Social media offers an excellent way to generate leads — especially if you develop a strong voice that leverages your brand.

Engaging your audience is key, so it’s important to learn the rules of the trade, or else you risk turning away prospective clients, says Maggie Crowley, marketing manager with Advisor Websites in Vancouver.

Much like any other marketing or networking endeavour, you want to be careful with your language. Here are three tips for minding your manners online:

> Don’t get caught up in self-promotion

Think of social media as a cocktail party, Crowley says. If you’re at a cocktail party, you don’t meander around the room shouting at everyone to read up on your business.

“The people that go to a cocktail party and only talk about themselves don’t really have a lot of luck in terms of networking or building relationships,” she says. “The same goes for social media.”

The biggest mistake advisors make is creating a social media account and spending all of their energy on self-promotion. Often, these are the advisors that never receive traffic or conversions. It’s key to engage with conversations happening online so that you’re contributing to the “social” aspect of social media.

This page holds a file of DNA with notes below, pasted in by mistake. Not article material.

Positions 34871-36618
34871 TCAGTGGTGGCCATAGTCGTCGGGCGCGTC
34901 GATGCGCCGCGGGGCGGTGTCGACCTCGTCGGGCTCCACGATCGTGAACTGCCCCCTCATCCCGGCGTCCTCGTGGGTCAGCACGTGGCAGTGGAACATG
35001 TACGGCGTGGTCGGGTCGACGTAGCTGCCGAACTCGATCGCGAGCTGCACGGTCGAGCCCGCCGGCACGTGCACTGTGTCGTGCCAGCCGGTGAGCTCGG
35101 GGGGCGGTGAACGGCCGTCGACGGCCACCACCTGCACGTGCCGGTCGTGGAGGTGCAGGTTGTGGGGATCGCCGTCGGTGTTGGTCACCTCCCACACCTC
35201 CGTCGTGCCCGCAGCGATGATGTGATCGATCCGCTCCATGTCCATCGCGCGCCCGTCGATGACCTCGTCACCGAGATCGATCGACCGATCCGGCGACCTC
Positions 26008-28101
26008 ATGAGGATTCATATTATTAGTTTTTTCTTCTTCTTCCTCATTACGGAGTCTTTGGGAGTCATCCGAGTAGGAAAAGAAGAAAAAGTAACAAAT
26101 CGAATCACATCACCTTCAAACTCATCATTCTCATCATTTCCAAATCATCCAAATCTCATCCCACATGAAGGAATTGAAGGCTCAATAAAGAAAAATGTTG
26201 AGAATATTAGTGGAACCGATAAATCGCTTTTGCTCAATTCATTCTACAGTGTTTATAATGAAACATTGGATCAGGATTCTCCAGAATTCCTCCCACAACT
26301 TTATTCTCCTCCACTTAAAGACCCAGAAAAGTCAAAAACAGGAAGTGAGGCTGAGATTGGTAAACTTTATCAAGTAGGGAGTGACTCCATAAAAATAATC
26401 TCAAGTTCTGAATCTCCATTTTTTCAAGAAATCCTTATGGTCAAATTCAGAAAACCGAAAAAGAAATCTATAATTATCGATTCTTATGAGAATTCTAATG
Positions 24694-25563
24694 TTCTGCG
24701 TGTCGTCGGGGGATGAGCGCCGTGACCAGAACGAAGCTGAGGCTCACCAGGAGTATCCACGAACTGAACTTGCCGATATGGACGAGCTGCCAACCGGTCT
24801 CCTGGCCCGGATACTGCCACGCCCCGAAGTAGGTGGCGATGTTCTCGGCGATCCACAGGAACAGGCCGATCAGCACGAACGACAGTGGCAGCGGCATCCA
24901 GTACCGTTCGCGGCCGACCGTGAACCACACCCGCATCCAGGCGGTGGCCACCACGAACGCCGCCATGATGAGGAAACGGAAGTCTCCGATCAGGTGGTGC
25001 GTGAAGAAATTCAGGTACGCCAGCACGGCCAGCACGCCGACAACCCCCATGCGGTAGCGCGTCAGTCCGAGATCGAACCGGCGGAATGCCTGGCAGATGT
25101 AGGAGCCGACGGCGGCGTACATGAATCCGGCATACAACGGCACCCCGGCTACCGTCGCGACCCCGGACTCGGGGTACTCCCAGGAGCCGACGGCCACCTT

> Keep your branding consistent

Advisors with a business page usually follow all the rules and best practices set out by their firm, but may ignore those same guidelines on their personal pages. 

“It’s really easy to cross the line of politeness, or get too personal on those accounts,” Crowley says. “Just because it’s your personal Facebook page, doesn’t mean it’s not easy to find.”

So, make sure that you’re still representing your company, whether it’s in a business or a personal page.

> Follow the “Grandma rule”

You don’t want to post anything professionally or personally that you would be embarrassed if your grandmother read it.

“This may sound like a no-brainer,” Crowley says, “but it’s nice to give a little thought to content before you press publish or send.”

What’s funny to you and your friends may not translate well online to strangers, Crowley adds. As well, if you spend time chatting about politics and religion, be sure to have a caveat that opinions are your own. 

One way to guarantee that you won’t step on anyone’s toes is to hold a sit-down meeting with your marketing team and agree on a set of terms for posting on social media.

This article is part of an occasional series on business etiquette for advisors.